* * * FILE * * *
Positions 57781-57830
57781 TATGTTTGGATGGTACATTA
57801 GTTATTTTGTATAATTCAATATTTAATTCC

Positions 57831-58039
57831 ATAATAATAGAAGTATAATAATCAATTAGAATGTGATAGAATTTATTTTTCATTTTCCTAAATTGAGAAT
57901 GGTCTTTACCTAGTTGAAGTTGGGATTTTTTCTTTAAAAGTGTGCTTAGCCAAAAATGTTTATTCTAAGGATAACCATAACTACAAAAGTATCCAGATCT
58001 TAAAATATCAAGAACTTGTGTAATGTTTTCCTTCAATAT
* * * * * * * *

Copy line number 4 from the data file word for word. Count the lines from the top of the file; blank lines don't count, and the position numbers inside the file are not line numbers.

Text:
Positions 57831-58039